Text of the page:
Tighe had always maintained that his son's death was accidental, telling gardai that he had carelessly left a wad of tissue within the baby's reach while he went to the toilet. When he returned, he said the baby was choking and must have put the wad into his own mouth.

The prosecution called expert witnesses who said that the child could not have formed or swallowed the wad, which was removed from the child's throat during post mortem. It consisted of two pieces of scrunched-up tissue paper from different boxes, weighed 19 grams and measured 5cm by 3.5cm by 2.5cm.

Evidence during the trial

Tighe lived in Lavallyroe all his life and met Natasha Sussbier through a friend in 2011 when she was aged 17. Tighe told gardai that he sent her 1,500 texts every week before she moved in with him in early 2012. Natasha soon got pregnant and Joshua was born in November of that year. He was a healthy boy and Tighe told gardai that he and Natasha were "delighted".

The relationship, however, had become strained and Natasha moved out only a few months after the birth. They agreed to share custody of Joshua, three days each and they would alternate the seventh day. On May 31, 2013 Natasha and her new boyfriend posted a message to Facebook stating: "Daniel Sommerville and Natasha Sussbier are in a relationship." Tighe collected Joshua from Natasha that evening and on the following afternoon the child choked to death on the wad of tissue.

The prosecution suggested that the Facebook message formed the background to the assault on Joshua, but Tighe told gardai he knew about Natasha's new relationship before it was revealed on Facebook, having seen Natasha and Daniel holding hands.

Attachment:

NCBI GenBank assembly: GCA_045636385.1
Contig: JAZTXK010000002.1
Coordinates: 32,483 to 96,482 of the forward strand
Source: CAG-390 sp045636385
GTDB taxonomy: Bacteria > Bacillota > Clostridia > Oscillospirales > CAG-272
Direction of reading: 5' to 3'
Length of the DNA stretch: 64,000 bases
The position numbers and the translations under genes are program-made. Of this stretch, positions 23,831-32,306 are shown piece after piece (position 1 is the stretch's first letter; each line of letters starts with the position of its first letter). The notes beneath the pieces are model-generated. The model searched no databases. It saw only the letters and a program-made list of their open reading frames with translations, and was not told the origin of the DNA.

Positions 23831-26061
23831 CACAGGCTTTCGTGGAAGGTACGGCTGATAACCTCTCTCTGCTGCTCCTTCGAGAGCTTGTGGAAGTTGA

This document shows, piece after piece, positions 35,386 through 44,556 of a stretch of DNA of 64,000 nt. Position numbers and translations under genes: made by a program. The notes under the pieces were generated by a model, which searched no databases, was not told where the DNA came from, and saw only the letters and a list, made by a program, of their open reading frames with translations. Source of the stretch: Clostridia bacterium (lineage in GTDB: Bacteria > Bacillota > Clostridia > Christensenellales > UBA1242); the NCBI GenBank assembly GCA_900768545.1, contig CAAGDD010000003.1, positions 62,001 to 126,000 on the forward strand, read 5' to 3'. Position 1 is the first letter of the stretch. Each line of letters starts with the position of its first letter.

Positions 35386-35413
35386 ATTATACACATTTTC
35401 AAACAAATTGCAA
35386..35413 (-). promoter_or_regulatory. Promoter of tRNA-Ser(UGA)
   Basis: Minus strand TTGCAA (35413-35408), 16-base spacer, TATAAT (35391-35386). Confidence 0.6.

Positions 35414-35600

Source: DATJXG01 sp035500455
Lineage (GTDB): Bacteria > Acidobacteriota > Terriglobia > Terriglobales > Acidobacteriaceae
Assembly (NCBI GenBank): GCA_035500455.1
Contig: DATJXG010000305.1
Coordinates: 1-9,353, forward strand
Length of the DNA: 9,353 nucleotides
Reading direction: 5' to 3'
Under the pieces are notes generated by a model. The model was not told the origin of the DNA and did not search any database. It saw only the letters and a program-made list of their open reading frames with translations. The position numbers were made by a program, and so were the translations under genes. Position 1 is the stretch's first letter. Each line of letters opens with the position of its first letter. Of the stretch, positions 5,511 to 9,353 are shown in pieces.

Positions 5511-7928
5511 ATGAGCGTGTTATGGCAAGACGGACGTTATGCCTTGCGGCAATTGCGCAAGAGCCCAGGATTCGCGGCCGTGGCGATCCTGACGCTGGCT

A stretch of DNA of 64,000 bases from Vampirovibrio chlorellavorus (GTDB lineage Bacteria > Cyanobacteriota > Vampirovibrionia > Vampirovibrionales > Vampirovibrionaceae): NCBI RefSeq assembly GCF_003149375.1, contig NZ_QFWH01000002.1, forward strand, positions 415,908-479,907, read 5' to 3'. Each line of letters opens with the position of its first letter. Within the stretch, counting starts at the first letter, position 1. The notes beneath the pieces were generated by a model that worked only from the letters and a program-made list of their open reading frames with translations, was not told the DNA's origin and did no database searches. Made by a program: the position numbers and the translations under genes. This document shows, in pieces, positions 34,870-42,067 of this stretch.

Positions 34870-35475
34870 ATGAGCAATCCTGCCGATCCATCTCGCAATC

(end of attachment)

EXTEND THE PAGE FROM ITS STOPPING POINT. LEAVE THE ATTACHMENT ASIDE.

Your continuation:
What happened to Joshua was gleaned from an emergency call made by Tighe, by statements he made to gardai and through forensic and post mortem examinations.

During the emergency call Tighe said he was changing the baby's nappy, went to the toilet, and when he returned the baby was choking and had "gone a bit blue". Nurses told him to hit, slap and tap the baby's back and front and attempt to push the obstruction out by pressing below the baby's sternum.

When Tighe said he could see the blockage they told him to grab it and pull it out but he told them he couldn't and that the baby was not breathing. By the time a doctor arrived, 23 minutes after  Tighe made the call, Joshua was dead. The call was played several times to the jury who could hear Joshua's strained breathing at the start of the call which later faded out.

Natasha, during her statement, said that she can't get the sound of her son taking his last breaths out of her head.